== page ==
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CNS drug research: A dilemma for big pharma companies

CNS disorders rake in more than $ 80 billion a year for the pharma industry, however higher failure rates in clinical trials are forcing big companies to cut down their spend on CNS drug R&D.

The most complicated area of clinical research post 2013 is the central nervous system (CNS). Big pharmaceutical companies are keen on investing in this therapeutic area. However their research and development (R&D) spends have yet to be rewarded with the desired clinical trial results. R&D in this therapeutic area is risky and chances of approval of these drugs by the regulatory authorities are very slim. This puts big pharmaceutical companies at the risk of major losses.

Central nervous system disorders bear an economic burden of more than $ 2 trillion in the US and EU and rake in upwards of $ 80 billion a year for the pharmaceutical industry.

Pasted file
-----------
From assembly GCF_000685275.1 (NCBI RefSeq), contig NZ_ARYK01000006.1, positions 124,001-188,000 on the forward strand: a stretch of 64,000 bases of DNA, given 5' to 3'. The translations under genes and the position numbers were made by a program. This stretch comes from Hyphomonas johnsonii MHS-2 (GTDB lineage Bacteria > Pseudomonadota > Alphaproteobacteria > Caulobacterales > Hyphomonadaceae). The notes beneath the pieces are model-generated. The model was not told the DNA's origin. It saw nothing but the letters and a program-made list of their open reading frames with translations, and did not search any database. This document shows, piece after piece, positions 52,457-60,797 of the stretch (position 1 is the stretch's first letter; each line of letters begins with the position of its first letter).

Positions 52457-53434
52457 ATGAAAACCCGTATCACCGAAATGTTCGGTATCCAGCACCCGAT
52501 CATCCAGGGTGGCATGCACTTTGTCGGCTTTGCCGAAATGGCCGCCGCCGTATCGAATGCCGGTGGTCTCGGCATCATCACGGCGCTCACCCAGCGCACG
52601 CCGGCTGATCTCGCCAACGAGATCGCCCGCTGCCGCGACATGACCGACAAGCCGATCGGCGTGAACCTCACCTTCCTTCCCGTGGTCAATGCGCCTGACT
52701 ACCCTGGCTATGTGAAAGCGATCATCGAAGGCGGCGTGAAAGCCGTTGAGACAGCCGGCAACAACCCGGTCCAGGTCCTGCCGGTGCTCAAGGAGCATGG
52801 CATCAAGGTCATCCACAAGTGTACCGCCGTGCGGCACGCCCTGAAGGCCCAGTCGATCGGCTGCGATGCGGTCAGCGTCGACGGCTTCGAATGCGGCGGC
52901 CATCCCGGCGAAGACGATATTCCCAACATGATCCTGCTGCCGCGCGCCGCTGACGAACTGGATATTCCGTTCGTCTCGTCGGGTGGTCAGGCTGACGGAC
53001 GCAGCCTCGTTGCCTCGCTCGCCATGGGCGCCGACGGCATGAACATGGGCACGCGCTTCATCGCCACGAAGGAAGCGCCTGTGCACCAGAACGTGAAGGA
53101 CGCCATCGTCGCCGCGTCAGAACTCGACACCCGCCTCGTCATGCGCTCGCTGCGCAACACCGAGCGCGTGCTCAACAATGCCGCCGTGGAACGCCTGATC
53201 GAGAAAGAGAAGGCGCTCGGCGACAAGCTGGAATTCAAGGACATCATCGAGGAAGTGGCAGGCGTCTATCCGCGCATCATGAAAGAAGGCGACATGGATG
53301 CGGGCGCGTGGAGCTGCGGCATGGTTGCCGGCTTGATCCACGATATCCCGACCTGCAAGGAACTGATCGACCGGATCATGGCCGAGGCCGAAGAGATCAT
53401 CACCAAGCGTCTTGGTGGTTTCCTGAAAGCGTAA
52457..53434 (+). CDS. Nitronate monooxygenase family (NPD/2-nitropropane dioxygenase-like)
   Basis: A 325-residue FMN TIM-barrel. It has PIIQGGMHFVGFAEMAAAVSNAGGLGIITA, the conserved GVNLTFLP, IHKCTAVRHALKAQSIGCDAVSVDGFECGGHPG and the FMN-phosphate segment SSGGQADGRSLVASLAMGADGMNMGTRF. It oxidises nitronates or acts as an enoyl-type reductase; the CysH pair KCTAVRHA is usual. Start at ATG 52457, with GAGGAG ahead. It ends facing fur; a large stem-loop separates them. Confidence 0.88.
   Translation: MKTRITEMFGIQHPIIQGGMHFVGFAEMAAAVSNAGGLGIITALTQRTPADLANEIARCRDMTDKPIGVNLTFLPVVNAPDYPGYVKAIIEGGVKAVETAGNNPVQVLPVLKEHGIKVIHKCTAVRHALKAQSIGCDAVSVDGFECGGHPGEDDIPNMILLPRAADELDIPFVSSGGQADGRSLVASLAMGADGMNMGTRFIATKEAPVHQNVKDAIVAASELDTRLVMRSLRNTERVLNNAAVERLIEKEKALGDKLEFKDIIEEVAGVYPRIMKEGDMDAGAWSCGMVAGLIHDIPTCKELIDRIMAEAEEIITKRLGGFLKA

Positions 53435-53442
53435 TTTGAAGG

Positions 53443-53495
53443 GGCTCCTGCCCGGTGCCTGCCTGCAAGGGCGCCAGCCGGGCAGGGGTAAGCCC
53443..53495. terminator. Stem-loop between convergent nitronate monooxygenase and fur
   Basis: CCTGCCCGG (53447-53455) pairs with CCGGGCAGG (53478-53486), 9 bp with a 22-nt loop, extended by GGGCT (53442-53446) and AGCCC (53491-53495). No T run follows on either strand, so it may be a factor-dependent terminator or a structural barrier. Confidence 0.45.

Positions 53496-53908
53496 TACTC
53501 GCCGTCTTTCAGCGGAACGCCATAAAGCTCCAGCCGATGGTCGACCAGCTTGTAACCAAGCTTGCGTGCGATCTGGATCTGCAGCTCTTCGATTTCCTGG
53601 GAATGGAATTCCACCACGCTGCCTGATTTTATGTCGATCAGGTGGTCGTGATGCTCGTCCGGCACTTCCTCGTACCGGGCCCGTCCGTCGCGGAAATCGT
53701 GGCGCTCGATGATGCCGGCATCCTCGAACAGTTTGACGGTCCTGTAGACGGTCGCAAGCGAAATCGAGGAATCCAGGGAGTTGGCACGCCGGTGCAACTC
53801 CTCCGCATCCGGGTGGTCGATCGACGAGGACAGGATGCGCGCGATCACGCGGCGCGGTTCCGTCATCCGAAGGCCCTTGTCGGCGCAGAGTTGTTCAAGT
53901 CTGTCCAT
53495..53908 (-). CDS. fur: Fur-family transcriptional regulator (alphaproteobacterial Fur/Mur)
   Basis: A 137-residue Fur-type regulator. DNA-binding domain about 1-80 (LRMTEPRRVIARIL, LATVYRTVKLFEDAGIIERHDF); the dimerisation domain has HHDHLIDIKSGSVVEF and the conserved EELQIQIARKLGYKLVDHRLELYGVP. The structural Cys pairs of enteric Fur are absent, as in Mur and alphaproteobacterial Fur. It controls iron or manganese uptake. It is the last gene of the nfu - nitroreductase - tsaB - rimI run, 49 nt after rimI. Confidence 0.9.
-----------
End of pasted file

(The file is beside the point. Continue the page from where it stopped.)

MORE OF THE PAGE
The costs of clinical development for developing a CNS drug versus a cardiovascular drug is 30 percent higher and the chances of a CNS drug reaching a blockbuster status in the market is nearly 50 percent lower.

Research and development investments by big pharmaceutical companies in diseases such as Alzheimer’s, Parkinson’s, depression, anxiety, schizophrenia and stroke have invited the risks of heavy investments with little guarantee of success.

Two recent articles in Lancet Neurology and Nature Reviews Neurology looked at the reasons behind recent clinical trial failures, one article looked at neuroprotective therapies for Parkinson’s disease and the other looked at clinical trials in amyotrophic lateral sclerosis. Both diseases however share the fact they are caused by degeneration of the brain, although in different parts of the brain. Indeed the entire field of CNS disorders is characterised with failed trials and poorly treated conditions.

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